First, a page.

Latest Seventh Circuit Decision on Birth Control Benefit Paves Another Path to SCOTUS

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Analysis Law and Policy

Latest Seventh Circuit Decision on Birth Control Benefit Paves Another Path to SCOTUS

Jessica Mason Pieklo

Another appellate court weighs in on the birth control benefit, and in doing so makes clearer the issues the Supreme Court will be asked to resolve. But a powerful dissenting opinion underscores the real issues.

Just days before the Obama administration announced new rules concerning the birth control benefit, a split 7th Circuit Court of Appeals granted an injunction allowing another for-profit business to opt out, putting to rest any lingering doubts that the issue will eventually land before the Supreme Court.

The Grote Family owns and operates Grote Industries, a for-profit business located in Madison, Indiana. Grote manufactures vehicle safety and lighting systems. The business employs 1,148 workers over a variety of locations. It’s a privately-held business with a self-funded insurance plan. The Grote’s are Catholic and claim to operate their business according to the “precepts of their faith.” This includes adhering to the Catholic Church’s teachings regarding “the moral wrongfulness of abortifacient drugs, contraception, and sterilization” and denying their employees contraception coverage in the company’s plan. When faced with complying with the birth control benefit the Grotes sued to block the mandate and enjoin the Obama administration from enforcing its penalty provisions. The district court denied their request, but in a 2-1 decision the Seventh Circuit Court of Appeals reversed the district court pending appeal, which means for now, the Grotes do not have to comply.

What’s noteworthy about the decision in this case is not the outcome, but the detailed and well-reasoned dissent crafted by Circuit Judge Ilana Rovner. In examining the question of what it means for the Grotes to run a for-profit business to run according to the precepts of their faith, Rovner first points out that the business itself has “stated no religious goals as part of its mission, it does not elect its employees, vendors, or customers on the basis of their religious beliefs, and it does not require its employees to conform their behavior to any particular religious precepts.” Because, Circuit Judge Rovner reasons, there is simply nothing from the perspective of the company that demonstrates any religious beliefs, let alone sincerely-held ones that belong to the company, it is impossible to imagine the company, as distinct from its owners the Grotes, has any religious interests or rights to assert at all.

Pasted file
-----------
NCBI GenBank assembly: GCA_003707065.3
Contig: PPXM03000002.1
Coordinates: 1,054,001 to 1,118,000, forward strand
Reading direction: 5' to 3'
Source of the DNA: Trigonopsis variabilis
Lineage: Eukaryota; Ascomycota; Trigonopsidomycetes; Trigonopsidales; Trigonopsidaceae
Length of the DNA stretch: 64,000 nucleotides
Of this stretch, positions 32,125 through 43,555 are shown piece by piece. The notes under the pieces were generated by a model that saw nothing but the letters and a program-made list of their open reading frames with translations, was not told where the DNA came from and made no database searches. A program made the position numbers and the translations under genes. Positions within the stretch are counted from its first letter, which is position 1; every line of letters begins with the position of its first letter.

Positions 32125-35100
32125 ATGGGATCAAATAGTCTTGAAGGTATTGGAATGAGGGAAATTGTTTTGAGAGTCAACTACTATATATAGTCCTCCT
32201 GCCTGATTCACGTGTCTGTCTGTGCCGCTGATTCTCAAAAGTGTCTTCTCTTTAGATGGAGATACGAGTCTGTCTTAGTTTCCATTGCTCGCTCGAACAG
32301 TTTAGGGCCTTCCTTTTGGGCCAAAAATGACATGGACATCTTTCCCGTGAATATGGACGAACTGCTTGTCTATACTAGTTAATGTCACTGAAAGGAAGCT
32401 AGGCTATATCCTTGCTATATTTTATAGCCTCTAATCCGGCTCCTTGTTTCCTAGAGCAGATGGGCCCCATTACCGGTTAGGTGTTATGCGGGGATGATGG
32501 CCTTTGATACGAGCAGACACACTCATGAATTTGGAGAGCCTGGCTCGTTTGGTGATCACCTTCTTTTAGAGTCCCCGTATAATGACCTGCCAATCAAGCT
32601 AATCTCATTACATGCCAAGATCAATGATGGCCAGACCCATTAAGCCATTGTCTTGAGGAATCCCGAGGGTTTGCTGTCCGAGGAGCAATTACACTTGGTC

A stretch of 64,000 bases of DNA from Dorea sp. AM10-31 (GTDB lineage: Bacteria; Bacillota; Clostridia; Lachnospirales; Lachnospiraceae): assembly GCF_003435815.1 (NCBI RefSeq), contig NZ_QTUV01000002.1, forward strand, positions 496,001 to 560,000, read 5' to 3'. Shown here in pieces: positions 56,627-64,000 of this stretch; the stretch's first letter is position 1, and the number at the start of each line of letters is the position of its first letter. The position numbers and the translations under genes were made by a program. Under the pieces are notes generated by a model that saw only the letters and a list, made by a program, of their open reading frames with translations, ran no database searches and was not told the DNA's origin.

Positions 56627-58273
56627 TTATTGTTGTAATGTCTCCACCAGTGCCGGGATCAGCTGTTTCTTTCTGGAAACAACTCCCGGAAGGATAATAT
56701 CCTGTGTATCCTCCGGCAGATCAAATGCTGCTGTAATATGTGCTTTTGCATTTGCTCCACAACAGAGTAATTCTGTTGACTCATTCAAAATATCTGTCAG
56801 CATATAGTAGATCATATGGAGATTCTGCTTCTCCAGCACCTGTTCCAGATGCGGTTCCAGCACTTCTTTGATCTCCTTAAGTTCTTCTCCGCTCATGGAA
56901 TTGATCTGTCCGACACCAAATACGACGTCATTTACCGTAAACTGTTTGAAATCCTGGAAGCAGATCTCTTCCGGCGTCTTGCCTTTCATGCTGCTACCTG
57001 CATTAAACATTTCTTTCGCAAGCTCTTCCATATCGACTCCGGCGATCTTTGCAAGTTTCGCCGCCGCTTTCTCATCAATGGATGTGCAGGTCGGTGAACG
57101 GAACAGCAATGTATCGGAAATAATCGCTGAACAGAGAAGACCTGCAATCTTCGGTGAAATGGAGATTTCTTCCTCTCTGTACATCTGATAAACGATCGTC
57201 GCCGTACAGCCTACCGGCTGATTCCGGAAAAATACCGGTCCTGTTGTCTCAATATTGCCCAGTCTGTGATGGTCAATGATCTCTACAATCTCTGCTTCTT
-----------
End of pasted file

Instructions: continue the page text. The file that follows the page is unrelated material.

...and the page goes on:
Breaking down the distinction between the owners and the company even more, Circuit Judge Rovner states what should be obvious: the owners do not provide the contraception coverage, the company does. Even in self-funded health plans like the ones offered by Grote Industries, those premium payments come out of the company’s bank account and not the owners. The Grotes are simply not at liberty to “treat the company’s bank accounts as their own” unless they are also comfortable waiving the personal liability protections afforded to them under corporate law as well. The Grotes, Circuit Judge Rovner points out, are not in any way personally compelled to engage in any activity they disapprove of, they do not have to approve or endorse contraceptive use, and can even actively discourage the use of contraception by others.

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If we accept the Grotes’ argument then we must also consider whether their religious interests are burdened anytime an employee uses his or her Grotes Industries paycheck, or money from a health-care reimbursement account, to pay for contraception outright. That’s because the Grotes’ argument ignores completely that health insurance is an element of employee compensation. How an employee independently chooses to use that insurance is then arguably no different, from the law’s perspective, from the ways in which that employee decides to spend her take-home pay and that analysis does not change regardless if a health plan is self-funded or not.

This argument will be at the heart of any case the Supreme Court chooses to review on the birth control mandate: to what extent does an individual get to use their individual religious belief as a shield from obeying the law. In almost any other context the courts have been unanimous in holding business can’t use religion as a shield like this. Landlords have had to rent housing to unmarried couples despite personal religious objections to co-habtitation for example. This was, until the political controversy surrounding Obamacare, considered well-settled law. Clearly conservatives believe they have a political opening with the birth control mandate, and a sympathetic Supreme Court, but it’s worth remembering they thought the same thing with Obamacare generally and ultimately lost.